BRONX, N.Y. – Recently I had the opportunity to spend an afternoon in Woodlawn Cemetery (a beautiful 400 acre expanse) here, learning more about a giant in New York progressive movement, Vito Anthony Marcantonio. The group honoring him was comprised of poets, authors, students and historians familiar with Marcantonio‘s legacy.
Marcantonio was a congressman for New York City’s East Harlem district for 14 years; he was born Dec. 10, 1902 and died in Aug. 9, 1954.
Vito Marcantonio has been virtually erased from the history books. This successful attempt to remove him from the study of the progressive movement of the 1930s and 40s has dealt a severe blow to the movement. It has deprived generations of the rich history of his life, his devotion to the working class, and the great achievements made during that period with others such as Ben Davis – in the NY City Council along with Peter Cacchione.
Gerald Meyer, a history professor at Hostos Community College for over 30 years, and poet Gil Fagiani-both founders of Vito Marcantonio Forum-organized the event. Marcantonio, the son of an Italian immigrant mother and first-generation American father, was born in East Harlem. His political life was, from the very beginning, closely associated with that of his friend and early mentor Fiorello LaGuardia, who was the most progressive mayor of NYC.
Despite growing up poor, he eventually managed to enter New York University Law School. While at university, Marcantonio became involved in politics. He served as assistant United States district attorney from 1930-31. In 1933, he played an important role in the successful election campaign of La Guardia. Marcantonio was elected to Congress in 1934, where he represented New York’s 20th district.
As a congressman, he stood up for freedom of speech by opposing the policy of deporting left-wing people for their political views, saying, “I do not believe in the deportation of any man or woman because of the political principles that they hold. Irrespective of what a person advocates, he or she should not be molested, because our Government has been based upon the principles of freedom of speech, freedom of the press, freedom of religion and freedom of thought.”
Marcantonio was defeated in 1936, but won the seat back in 1938 as the American Labor Party candidate. A strong supporter of President Franklin Delano Roosevelt and the New Deal, Marcantonio held the seat for the next 12 years. In Congress he argued that the “unemployed are victims of an unjust economic and social system which has failed.” Marcantonio was also a strong supporter of African American civil rights, according to the British Spartacus Educational website.
As Meyer, author of “Vito Marcantonio: Radical Politician, 1902-1954” (now in its fourth printing), has pointed out: “In the House, Marcantonio distinguished himself as the major leader for civil rights legislation by sponsoring anti-lynching and anti-poll tax bills as well as the annual fight for the Fair Employment Practices Commission’s appropriation. He served as de facto congressperson for Puerto Rico, insuring that it was not excluded from appropriations bills. He also submitted five bills calling for the independence of Puerto Rico.”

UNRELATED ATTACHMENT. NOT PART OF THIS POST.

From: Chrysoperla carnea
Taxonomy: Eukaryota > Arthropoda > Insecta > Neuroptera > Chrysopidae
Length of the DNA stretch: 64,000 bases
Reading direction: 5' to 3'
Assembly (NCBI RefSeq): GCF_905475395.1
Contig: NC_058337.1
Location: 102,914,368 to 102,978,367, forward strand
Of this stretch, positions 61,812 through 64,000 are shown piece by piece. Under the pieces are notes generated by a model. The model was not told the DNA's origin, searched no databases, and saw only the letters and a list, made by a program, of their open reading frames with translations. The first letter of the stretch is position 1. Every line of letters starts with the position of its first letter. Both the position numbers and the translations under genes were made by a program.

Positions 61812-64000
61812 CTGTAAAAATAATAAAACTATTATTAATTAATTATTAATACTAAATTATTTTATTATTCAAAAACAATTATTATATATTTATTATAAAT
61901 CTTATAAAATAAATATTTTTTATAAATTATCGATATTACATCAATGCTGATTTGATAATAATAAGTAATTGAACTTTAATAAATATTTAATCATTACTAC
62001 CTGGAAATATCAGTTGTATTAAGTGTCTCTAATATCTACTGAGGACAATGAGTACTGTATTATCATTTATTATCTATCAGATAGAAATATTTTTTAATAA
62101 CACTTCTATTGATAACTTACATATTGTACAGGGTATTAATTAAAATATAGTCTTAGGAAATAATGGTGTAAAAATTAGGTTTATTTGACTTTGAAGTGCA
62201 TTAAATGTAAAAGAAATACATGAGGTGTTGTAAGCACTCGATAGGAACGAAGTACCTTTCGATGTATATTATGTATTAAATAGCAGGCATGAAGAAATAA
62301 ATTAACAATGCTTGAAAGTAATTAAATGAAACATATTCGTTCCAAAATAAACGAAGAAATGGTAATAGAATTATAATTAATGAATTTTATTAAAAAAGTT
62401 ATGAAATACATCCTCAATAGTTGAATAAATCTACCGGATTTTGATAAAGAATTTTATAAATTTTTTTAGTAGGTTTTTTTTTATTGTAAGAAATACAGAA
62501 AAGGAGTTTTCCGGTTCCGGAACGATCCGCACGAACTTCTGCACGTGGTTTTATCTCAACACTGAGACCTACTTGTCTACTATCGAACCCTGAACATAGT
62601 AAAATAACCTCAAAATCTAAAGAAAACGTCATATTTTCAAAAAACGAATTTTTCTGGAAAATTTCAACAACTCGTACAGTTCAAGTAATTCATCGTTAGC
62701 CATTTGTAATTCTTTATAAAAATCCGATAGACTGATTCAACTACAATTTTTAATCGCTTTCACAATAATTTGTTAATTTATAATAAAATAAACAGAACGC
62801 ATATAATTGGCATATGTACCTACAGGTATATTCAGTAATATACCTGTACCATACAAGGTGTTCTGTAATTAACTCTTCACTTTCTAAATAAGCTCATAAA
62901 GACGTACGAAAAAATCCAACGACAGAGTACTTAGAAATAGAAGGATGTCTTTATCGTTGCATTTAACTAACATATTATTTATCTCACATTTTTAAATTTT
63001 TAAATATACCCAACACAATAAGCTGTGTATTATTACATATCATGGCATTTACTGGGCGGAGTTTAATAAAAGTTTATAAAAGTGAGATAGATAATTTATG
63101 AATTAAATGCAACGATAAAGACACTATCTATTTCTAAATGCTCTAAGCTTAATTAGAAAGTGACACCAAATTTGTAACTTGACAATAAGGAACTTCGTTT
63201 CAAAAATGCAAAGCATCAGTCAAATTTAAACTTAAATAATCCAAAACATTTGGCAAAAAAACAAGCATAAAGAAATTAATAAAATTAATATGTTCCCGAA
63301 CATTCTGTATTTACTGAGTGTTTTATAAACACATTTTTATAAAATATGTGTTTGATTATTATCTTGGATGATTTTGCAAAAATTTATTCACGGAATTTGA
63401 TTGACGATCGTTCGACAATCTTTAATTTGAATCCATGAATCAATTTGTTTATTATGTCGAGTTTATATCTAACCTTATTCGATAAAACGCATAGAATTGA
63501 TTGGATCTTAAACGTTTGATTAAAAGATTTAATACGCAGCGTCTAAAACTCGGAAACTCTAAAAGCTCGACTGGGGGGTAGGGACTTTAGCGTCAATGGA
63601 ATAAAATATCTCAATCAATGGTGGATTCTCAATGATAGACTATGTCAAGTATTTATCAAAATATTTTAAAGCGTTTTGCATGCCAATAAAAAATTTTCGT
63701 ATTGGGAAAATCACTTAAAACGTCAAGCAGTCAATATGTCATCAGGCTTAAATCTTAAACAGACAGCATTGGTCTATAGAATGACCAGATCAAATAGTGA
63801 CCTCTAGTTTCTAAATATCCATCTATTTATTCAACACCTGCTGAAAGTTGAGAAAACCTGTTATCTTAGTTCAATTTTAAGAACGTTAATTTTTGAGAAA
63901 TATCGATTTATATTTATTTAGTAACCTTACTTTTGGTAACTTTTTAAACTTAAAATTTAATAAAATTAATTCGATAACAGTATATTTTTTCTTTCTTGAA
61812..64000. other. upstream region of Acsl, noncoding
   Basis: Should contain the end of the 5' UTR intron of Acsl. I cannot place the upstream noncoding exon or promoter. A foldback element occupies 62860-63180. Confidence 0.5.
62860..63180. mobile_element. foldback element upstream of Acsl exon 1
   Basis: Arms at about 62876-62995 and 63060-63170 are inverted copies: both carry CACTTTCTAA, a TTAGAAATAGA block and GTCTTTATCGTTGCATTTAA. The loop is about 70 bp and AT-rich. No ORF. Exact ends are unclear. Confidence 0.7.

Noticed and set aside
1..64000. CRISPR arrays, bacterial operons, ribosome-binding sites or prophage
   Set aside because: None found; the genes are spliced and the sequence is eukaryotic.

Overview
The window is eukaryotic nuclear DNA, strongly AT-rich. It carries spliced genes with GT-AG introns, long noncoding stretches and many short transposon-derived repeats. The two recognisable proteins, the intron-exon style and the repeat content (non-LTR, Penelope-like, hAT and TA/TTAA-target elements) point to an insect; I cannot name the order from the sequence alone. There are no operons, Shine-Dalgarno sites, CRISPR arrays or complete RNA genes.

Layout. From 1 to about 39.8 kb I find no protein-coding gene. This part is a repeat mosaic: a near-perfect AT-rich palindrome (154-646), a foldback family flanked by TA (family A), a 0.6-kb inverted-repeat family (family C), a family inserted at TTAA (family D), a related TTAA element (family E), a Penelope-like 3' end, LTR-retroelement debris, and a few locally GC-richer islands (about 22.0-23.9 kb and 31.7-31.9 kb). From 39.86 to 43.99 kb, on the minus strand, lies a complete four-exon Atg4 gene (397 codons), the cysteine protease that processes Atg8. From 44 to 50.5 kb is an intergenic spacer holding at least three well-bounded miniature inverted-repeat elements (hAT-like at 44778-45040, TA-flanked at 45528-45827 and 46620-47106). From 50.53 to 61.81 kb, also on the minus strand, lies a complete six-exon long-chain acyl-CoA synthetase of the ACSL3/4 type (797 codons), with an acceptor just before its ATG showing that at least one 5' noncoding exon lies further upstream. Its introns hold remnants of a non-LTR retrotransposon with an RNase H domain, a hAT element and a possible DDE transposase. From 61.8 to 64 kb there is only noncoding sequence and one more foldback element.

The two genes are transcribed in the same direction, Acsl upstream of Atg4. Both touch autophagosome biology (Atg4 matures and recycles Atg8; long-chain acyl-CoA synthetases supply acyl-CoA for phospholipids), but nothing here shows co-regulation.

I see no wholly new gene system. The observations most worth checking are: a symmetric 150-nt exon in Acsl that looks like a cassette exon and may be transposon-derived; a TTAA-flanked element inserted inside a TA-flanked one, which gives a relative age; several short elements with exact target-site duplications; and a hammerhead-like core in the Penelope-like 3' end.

In his moving talk at Marcantonio’s grave, Meyer reminded the gathering, “In the entire history of the U.S. Congress, Vito Marcantonio was probably the most ardent, consistent, and eloquent advocate for the immigrants. Marc also served as the vice president of the American Committee for the Foreign Born, which effectively fought for the rights of immigrants, protected them from deportation, and help educate the American public about the great contributions of immigrants to American society.”
In 1950, Marcantonio was defeated. He and others believed that his defeat was the result of the enactment of the Wilson Pakula Act, which disallowed anyone who was not of the two major parties to run in those primaries. Marcantonio was registered with the American Labor Party at the time.
His defense of workers’ rights, his mastery of parliamentary procedure and his ability to relate to the workers in his district while engaging in worldwide issues, endeared him to many on the left.
At his funeral, after his sudden death of a heart attack at the age of 52, hundreds of thousands of people placed flowers on the sides of the path of the coffin to pay their last respects; because of his left wing ideology, the Catholic Church denied him funeral services.
“His legacy, I think you will agree, has never been more relevant than it is today. His speeches and positions on immigration, labor, war, education and civil rights continue to be clear messages worth revisiting,” said poet Fagiani.
Photo: PW/Gabe Falsetta